So here’s our first installment: the outposts of Dundas West.
You’d never know this was the hub of hip. Dundas and Ossington is possibly the ugliest intersection in the Toronto (except, maybe, after Sorauren and Dundas). And yet, hiding among the Portuguese fish shops and Vietnamese karaoke bars is a veritable trove of self-conscious little hipster bars – locals for legions of unshaven sonneteers, arguing communists, unemployed art directors and lots and lots of guys who are “getting a band together”. It may feel a little in-the-know at times – and you have to be prepared for some impenetrably ironic choices on the jukebox – but at least the hooch is cheap, and there are no doormen herding lines of refugees from Club Land.
Here’s our guide to the bars of Dundas and Ossington: the new wild west.
Catering to a more upscale party crowd for neighbourhood hipsters, professionals and students alike, owners Fadi Hakim and Alex Sengupta deftly balance style and coziness in their three-year-old cocktail lounge (formerly home to lesbian bar, The Shag). Featuring inventive mixed drinks and rotating DJs every night (‘I Hjarta pop musik’ on Fridays with Rob Thomas is especially good), TCR serves up “one big house party” every night, according to Hakim. Bonus: The new people-watching patio out front opens this month. 923 Dundas St. West, 416-364-0553
Simple but sleek in its design (think sheet-metal and genuine Eames bar stools), the popular nightspot is nonetheless all about comfort – an indie rock neighbourhood haven with patio out back that’s heavy on beer and whiskey. Kalli Glennon, Roland Jean and Krista Tobias of Ted’s Collision opened about three years ago, serving the late night resto crowd, students and artists – “people like you”, bartender Jay Isaac says – though Cocktail Molotov also appeals to music nerds who will dig the nightly DJs who really know their stuff. 928 Dundas St. West, 416-603-6691
The first “local” in the area and perhaps the very definition of grunge-chic. This destination joint announces itself with only a chalkboard sign in the window that’s as low-key as the atmosphere inside. A very tiny boozer where you may be forced to share a table, The Daughter offers the perfect opportunity to launch into conversations with your comrades-in-booze. Owners Paul Emery and Patricia Welbourn have definitely cultivated a real family feel here. The biggest draw may well be the jukebox full of local music, punk, “alt-country”, and glam rock, but live matinees every Saturday (gypsy jazz) and Sunday also keep the joint jumpin’. As bartender Judd Reuhl notes, “You don’t come here for the wine list and dinner.” (He does whip up some casual nosh for “maintenance” -including the best pickled eggs in town.) 1149 Dundas St. West, 647-435-0103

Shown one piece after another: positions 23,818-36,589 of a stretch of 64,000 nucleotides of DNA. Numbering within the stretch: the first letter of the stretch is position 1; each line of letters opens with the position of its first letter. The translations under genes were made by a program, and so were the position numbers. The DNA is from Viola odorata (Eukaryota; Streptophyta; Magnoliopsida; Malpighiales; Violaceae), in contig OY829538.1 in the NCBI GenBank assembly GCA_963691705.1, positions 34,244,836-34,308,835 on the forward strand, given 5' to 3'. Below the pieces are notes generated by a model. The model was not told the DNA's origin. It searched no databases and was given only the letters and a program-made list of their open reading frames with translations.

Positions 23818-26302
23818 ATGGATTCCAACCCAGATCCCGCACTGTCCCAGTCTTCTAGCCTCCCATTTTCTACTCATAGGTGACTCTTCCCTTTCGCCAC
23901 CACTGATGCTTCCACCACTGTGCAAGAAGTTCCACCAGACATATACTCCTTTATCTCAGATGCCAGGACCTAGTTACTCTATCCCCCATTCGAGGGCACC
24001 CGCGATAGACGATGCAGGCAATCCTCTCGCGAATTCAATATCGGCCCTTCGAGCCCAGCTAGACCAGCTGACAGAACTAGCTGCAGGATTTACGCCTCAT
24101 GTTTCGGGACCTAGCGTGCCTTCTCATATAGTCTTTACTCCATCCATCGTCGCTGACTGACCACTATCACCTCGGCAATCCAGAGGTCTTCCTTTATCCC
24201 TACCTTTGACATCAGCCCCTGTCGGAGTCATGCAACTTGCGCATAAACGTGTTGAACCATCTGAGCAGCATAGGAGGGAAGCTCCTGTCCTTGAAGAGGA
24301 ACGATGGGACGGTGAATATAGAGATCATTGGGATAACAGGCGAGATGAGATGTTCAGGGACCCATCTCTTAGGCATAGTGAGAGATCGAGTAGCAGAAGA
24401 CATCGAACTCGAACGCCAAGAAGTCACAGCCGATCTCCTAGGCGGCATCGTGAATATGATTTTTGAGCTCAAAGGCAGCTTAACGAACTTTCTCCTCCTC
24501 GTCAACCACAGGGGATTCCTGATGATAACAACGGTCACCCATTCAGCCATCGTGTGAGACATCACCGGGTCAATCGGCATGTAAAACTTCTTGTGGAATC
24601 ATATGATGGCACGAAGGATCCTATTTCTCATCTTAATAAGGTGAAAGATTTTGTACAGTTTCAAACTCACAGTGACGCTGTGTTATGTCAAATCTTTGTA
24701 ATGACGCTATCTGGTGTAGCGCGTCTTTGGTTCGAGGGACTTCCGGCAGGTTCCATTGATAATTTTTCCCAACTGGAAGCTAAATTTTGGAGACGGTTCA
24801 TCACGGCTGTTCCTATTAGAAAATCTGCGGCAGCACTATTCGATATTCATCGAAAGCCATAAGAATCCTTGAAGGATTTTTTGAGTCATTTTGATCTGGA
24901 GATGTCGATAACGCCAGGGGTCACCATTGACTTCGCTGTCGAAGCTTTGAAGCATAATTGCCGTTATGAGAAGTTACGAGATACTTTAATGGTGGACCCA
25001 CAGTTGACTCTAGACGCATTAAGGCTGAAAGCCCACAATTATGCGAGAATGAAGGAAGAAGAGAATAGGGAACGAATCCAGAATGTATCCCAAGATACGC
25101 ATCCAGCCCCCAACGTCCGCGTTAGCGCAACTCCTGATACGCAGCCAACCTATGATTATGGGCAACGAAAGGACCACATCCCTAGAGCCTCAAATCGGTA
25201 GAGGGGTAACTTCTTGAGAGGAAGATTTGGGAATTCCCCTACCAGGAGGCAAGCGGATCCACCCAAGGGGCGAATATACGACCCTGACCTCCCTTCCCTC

The defining principle of local musician Graeme McIntyre’s newish neighbourhood tavern? “No pretense, bullshit or hype.” Pretty big by local standards – it can fit about 60. At a recent Big Lebowski-themed affair, he served White Russians and encouraged patrons to wear bathrobes. With several Ontario craft beers that you can try before you buy, as well as high-end imported bottles, this friendly neighbourhood joint is truly a beer-boy’s paradise. Music on tap includes 60s British pop, garage rock, some old country. No patio, but come summer, you’ll be grateful for the bar’s A/C. 831 Dundas St. West, 416-916-6499
The Press Club
With its welcoming Euro-pub vibe, The Press Club is a laid-back charmer, all mismatched furniture -including some 60s Canadian designer stuff and easy-going service. First time bar owner Natalie Robinson opened her casual haunt a few years back, but it was last spring’s renovation that really made the bar unique among the street’s karaoke and sports bars, opening up the space for live music every night, from jazz to Celtic to reggae to bluegrass. Enjoy your micro-brew, imported bottled beer or absinthe (yes but without the poison that makes you want to cut your ear off and give it to a hooker) on the patio out back. 850 Dundas St. West, 416-364-7183